Career perspective: Jerome A. Dempsey
© Dempsey; licensee BioMed Central Ltd. 2014
Received: 15 May 2014
Accepted: 18 June 2014
Published: 7 July 2014
I received most of my education in Canada, finishing at the University of Wisconsin (UW)-Madison medical school, where I have remained throughout my academic career. The research in our laboratory centered on the broad field of respiratory and cardiorespiratory physiology and pathophysiology as applied to exercise, sleep, hypoxia, and several chronic disease states. We used a team approach to our research with much emphasis given to the training of basic and clinical scientists in respiratory physiology and medicine. Our trainees provide the most important and lasting legacy to our laboratory's efforts.
Important contributions of our laboratory over about a 45-year period may be grouped into five problem areas, each one encompassing a series of 10 to 25 studies conducted over several years.
Hypoxic acclimatization research conducted in the mountains of Colorado and in hypobaric chambers provided evidence in several species which challenged a popular prevailing theory of the day to explain the role of brain fluid pH and chemoreceptor interactions in the regulation of breathing. These studies eventually led to the uncovering of a pivotal role for time-dependent sensitization of carotid chemoreceptors in hypoxia [2, 3]. This decade-long debate impressed on me the vital importance of questioning prevailing theories - even those that are teleologically attractive and apparently ‘entrenched’ - and also the key role played by carefully obtained ‘negative findings’ in moving forward a field of inquiry. These studies also introduced me to how exciting and fruitful teamwork could be. Outside mentoring from such superb scientists as Vladimir Fencil of Harvard was invaluable during this early period, and Tom Hornbein provided an exemplary model of integrity and humility in science.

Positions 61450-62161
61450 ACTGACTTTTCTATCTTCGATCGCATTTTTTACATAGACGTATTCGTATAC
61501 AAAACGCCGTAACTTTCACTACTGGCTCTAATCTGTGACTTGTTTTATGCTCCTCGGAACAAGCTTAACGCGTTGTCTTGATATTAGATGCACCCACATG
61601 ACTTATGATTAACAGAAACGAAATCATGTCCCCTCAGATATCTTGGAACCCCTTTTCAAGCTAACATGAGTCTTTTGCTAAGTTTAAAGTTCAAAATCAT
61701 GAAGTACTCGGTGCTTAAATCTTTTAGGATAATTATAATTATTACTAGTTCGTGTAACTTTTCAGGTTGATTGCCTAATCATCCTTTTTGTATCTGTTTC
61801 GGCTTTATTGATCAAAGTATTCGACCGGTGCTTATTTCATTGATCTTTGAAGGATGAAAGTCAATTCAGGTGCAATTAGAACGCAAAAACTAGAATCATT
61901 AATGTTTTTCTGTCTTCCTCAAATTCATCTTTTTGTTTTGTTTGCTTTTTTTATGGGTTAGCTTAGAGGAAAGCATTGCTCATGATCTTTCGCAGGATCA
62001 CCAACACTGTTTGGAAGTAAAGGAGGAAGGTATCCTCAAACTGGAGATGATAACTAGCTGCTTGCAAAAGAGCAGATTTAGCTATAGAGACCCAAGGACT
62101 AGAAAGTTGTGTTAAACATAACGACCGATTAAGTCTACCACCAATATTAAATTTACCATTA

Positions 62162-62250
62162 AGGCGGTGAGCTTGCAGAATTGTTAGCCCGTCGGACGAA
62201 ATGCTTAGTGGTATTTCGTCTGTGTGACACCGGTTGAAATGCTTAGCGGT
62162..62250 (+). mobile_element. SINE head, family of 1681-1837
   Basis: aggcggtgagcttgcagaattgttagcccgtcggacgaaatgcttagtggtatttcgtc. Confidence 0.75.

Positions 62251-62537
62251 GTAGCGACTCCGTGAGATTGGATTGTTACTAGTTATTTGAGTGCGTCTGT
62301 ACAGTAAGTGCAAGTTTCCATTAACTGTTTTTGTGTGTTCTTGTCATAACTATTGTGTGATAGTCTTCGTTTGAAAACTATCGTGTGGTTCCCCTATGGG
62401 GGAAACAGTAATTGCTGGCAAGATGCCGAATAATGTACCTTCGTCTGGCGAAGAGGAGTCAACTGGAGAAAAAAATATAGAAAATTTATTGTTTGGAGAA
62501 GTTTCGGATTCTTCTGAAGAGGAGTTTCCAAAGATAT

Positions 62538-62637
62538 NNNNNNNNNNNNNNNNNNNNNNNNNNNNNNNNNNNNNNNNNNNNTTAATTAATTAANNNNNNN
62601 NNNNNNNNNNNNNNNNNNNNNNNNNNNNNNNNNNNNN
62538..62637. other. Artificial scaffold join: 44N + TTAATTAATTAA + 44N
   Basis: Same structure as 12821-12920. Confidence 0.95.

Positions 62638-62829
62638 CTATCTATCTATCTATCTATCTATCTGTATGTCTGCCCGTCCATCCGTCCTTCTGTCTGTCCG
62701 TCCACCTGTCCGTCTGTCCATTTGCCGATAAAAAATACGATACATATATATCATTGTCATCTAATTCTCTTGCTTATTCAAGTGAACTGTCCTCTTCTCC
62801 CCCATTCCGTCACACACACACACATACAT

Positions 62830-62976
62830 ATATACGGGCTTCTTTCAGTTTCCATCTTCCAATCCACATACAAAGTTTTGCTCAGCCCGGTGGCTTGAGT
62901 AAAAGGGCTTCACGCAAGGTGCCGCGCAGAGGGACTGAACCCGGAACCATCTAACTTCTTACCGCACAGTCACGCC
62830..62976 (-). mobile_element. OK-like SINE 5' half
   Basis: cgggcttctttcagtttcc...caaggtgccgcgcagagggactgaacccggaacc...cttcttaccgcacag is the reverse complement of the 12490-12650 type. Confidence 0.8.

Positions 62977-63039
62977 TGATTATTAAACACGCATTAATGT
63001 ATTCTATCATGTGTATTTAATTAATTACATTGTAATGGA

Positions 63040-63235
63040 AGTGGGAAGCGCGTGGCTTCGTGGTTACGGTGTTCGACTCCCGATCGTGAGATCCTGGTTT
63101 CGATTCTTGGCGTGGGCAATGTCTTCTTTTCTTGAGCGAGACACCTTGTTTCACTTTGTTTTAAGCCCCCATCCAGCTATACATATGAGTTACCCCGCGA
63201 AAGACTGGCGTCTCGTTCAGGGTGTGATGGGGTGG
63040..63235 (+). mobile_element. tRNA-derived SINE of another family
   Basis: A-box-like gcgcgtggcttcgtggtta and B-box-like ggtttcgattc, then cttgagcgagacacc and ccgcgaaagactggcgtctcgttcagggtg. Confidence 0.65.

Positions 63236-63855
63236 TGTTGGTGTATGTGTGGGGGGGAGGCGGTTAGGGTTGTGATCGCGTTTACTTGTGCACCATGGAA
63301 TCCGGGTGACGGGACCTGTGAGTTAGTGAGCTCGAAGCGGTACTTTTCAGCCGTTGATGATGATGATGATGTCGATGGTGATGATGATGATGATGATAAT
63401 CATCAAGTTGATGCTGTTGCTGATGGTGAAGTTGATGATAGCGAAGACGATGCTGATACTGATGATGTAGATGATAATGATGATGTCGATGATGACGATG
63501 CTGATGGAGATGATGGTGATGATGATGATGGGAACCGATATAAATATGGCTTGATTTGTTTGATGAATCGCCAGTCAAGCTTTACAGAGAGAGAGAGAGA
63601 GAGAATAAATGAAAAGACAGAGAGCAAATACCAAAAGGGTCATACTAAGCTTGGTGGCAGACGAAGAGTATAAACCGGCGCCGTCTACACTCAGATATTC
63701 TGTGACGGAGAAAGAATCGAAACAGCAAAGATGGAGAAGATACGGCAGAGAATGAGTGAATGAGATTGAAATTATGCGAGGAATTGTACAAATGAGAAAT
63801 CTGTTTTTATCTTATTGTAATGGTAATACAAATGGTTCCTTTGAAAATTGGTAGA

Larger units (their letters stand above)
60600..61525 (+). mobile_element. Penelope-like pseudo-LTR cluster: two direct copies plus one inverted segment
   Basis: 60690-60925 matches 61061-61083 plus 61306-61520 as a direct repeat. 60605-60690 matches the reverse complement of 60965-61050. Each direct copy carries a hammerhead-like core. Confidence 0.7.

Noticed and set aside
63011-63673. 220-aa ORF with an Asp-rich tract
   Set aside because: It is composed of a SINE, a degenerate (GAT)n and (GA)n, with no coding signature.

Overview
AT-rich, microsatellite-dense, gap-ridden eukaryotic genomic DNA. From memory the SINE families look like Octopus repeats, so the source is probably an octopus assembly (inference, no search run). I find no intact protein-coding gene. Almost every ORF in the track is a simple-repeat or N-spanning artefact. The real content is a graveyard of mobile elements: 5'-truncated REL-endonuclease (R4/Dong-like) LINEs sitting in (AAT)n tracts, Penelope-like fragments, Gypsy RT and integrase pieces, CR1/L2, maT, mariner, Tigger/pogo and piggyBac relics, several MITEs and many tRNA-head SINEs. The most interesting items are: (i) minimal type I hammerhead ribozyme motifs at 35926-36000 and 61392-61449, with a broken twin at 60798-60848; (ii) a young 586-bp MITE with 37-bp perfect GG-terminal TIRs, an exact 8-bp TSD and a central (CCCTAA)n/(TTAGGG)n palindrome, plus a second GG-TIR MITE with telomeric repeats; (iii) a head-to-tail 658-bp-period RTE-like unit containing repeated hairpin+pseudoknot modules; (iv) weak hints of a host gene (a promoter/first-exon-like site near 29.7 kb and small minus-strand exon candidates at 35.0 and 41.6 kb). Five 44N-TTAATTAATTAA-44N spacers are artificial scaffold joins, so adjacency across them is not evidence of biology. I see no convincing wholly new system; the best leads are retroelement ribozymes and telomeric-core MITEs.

The powerful role of CO2 chemosensitivity as a dominant regulator of breathing and breathing stability in sleep and as a key contributor to both central forms of apnea and even to the pathogenesis and treatment of obstructive sleep apnea [4, 5]. Our research using sleeping humans also led to mechanical ventilation studies which revealed a powerful role for nonchemical, mechanical influences on ventilatory control, i.e., so called neuro-mechanical inhibition and its strong inhibitory ‘after effects’ after the mechanical ventilation was withdrawn [6, 7]. Jim Skatrud and I introduced epidemiologists Terry Young and Mari Palta to the sleep and breathing field. This union of physiologists with population health scientists led to the birth of the Wisconsin Sleep Cohort (1988 to present) which, among other notable findings, was the first to report the prevalence of sleep disordered breathing in the general population  and also the consequences of sleep apnea to hypertension and mortality [9, 10].
Role of the ‘respiratory system’—gas exchange, airway mechanics, and respiratory muscle work and its cardiovascular interactions as significant contributors to O2 transport and exercise performance limitations in healthy endurance athletes as well as in COPD, chronic heart failure (CHF), and asthma [11, 12].